By ISAAC CONSTANS
Capital News Service
LANSING — The state plans to use part of an incoming $16 million federal grant to help prevent and treat opioid addiction in underserved rural areas.
The money comes through the 21st Century Cures Act of 2016, which promised funds to all 50 states to fight the growing epidemic linked to prescription painkillers.
Michigan received the seventh-largest aid package. The state’s 1,980 opioid-related deaths in 2015 were also the seventh-highest mark in the country.
In addition to rural expansion of a program that offers medicine and other treatment to opioid addicts, known as Medication Assisted Treatment, University of Michigan opioid research funding will be enhanced. The state will also prioritize educating doctors on safe opioid prescription and addiction rehabilitation.
State officials said the grant will help them tackle the epidemic from all angles.
“We have to take a holistic approach to this and make sure that we are addressing as many potential factors as possible,” said Jennifer Eisner, a public information officer for the Department of Health and Human Services.
In 2012, Michigan doctors prescribed the 10th most painkillers in the US. Lethal drug poisonings increased by 400 percent in the state from 1999 to 2015, according to the office of Gov. Rick Snyder.
“Doctors are better than they were five years ago, but there’s a long way to go,” said Rep. Joseph Bellion, R-Monroe, who recently proposed a bill designed to improve doctor-patient communication. “When they give a prescription, it’s not just abuse happening to the person who has the prescription. It could happen to anybody.”
Approximately 80 percent of the incoming grant will go toward services to help doctors and recovery programs, and the other 20 percent will target preventive measures.
An important consequence of the state initiative could be increased use of Naloxone, a “lifesaving” drug that blocks the effects of opioid misuse or overuse, said Cara Poland, an addiction specialist for Spectrum Health in Grand Rapids. Naloxone, commonly known as Narcan, is readily available with a prescription at SpartanNash and Meijer pharmacies, but Poland would like to see its reach expand.
Part of the upcoming funding will go toward making Naloxone more widely available, by pumping more into the state and encouraging purchases.
“Even if you are not personally at risk of having an overdose, if you have the availability of that Naloxone and you are out at a festival and you see somebody who is unresponsive… you could save a life,” Poland said.
Poland said that only about 30 percent of opioid abuse recovery programs nationally actually use some form of medication, despite proof that such methods are effective. While the trend is catching on in Michigan, she said that a balanced approach is imperative for curing addiction.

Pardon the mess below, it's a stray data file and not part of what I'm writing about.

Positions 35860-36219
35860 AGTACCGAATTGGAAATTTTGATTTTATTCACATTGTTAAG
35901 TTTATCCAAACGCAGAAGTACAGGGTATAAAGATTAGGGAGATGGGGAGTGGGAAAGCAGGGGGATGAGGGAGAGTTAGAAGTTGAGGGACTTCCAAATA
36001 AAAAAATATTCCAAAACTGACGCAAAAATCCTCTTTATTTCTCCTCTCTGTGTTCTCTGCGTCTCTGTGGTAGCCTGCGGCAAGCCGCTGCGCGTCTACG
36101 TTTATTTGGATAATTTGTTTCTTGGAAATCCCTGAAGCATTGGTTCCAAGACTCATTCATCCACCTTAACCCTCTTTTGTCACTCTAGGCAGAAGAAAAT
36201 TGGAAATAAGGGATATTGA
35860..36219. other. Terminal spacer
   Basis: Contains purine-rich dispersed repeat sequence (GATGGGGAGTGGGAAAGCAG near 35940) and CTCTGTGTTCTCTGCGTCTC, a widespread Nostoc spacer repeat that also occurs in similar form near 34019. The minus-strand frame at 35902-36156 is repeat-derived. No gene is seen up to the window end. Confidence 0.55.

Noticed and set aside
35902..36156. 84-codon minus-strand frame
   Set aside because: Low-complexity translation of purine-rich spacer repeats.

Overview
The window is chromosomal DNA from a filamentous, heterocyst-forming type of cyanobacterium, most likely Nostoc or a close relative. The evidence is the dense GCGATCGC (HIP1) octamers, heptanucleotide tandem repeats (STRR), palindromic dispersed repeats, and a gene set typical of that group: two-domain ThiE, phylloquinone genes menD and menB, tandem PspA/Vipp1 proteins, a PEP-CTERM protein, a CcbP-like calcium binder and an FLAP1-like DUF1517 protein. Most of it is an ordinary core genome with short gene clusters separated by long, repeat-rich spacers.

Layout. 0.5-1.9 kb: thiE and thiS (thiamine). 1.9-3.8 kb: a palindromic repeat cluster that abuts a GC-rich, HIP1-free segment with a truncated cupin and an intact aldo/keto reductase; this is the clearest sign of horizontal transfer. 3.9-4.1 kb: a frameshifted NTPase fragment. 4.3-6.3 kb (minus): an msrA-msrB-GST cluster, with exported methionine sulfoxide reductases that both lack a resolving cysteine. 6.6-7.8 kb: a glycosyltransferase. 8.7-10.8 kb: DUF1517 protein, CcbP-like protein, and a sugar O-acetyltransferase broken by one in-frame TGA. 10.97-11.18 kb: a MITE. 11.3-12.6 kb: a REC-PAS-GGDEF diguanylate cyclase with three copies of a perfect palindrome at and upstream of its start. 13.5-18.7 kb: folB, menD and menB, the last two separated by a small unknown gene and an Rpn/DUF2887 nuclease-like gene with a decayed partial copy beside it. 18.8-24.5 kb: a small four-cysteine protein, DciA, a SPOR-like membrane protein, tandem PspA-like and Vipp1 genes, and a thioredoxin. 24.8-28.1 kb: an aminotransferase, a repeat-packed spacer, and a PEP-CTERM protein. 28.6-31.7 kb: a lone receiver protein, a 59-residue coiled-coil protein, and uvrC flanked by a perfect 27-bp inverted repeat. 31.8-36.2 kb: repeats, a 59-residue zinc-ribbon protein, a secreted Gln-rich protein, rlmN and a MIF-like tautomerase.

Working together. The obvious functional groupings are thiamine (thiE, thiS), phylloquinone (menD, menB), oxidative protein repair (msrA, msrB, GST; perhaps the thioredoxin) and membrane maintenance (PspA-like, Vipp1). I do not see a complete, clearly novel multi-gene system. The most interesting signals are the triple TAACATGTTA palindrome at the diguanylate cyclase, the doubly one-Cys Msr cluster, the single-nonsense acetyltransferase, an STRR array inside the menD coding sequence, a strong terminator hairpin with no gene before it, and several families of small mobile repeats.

“You cannot treat the disease of addiction without treating all aspects of a patient,” Poland said. “So the biological treatment is one component, but you also have to treat the psychosocial-spiritual needs of that individual.”
Michigan will provide doctors guidelines for training and practice in the standards of Medication Assisted Training, helping reach rural areas that were previously less familiar with the program.
The Michigan State Medical Society endorsed the governor’s opioid abuse agenda, which includes the distribution of Naloxone, increased implementation of Medication Assisted Treatment and a heavier reliance on drug courts.
Resources sent to physicians to help treat substance abuse disorders would be the most efficient allocation of funds, said Kevin McFatridge, director of marketing, communications and public relations for the medical society.
Helpful as it may be, $16 million will not solve the opioid epidemic in Michigan, experts agreed. Individuals can help to cut down risks themselves, however.
“This is something that’s impacting families statewide and nationwide, in rural and urban areas,” Eisner said. “It’s important that people are aware of the issue and know of the warning signs. It’s important that people properly dispose of prescription drugs.”
Poland said that misuse of prescription drugs can range from pilfering from a medicine cabinet to taking medication for a reason other than what was prescribed.
“The medical community needs to work with our community to minimize the amount of these medicines that are out there,” Poland said. “If your doctor is prescribing you an opiate, make sure you have that conversation with him about whether or not that is truly indicated. Can you use something else — like prescription-strength Motrin, Tylenol, other classes of medication — to address your pain other than opiates?”
National Prescription Drug Take Back Day is Saturday, April 29, and individuals can contribute to the opioid safety movement by returning expired and unneeded medications to some local public offices. More information can be found at https://www.deadiversion.usdoj.gov/drug_disposal/takeback/.
Any day of the year, citizens can reach out to their health departments to find out disposal sites.